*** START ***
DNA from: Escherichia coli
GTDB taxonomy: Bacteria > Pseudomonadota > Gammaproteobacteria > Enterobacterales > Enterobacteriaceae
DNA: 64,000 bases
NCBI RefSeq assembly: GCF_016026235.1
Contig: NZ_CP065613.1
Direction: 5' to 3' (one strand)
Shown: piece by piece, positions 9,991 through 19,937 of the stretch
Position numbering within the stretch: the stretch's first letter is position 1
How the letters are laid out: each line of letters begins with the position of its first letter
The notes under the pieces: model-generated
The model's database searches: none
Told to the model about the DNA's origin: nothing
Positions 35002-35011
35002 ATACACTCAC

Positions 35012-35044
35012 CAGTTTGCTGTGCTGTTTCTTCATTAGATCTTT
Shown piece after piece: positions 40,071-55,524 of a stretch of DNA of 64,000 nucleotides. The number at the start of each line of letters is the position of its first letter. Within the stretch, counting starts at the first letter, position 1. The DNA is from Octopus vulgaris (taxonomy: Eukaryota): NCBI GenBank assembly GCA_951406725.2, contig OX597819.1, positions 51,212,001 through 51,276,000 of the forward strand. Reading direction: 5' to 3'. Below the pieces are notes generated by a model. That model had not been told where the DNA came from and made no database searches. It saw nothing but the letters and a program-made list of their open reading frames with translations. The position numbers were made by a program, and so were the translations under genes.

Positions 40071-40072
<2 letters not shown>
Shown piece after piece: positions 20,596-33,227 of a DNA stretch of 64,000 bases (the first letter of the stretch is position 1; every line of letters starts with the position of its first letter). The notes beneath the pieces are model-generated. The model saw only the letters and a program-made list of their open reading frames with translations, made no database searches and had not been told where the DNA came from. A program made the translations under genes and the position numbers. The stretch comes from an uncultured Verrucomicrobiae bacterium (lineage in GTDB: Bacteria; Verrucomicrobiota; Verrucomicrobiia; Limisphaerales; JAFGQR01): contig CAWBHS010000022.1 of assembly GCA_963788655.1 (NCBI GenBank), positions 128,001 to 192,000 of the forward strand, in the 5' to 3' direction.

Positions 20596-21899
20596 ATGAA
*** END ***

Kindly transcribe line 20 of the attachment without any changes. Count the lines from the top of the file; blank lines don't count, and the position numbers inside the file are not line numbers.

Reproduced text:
Shown piece after piece: positions 20,596-33,227 of a DNA stretch of 64,000 bases (the first letter of the stretch is position 1; every line of letters starts with the position of its first letter). The notes beneath the pieces are model-generated. The model saw only the letters and a program-made list of their open reading frames with translations, made no database searches and had not been told where the DNA came from. A program made the translations under genes and the position numbers. The stretch comes from an uncultured Verrucomicrobiae bacterium (lineage in GTDB: Bacteria; Verrucomicrobiota; Verrucomicrobiia; Limisphaerales; JAFGQR01): contig CAWBHS010000022.1 of assembly GCA_963788655.1 (NCBI GenBank), positions 128,001 to 192,000 of the forward strand, in the 5' to 3' direction.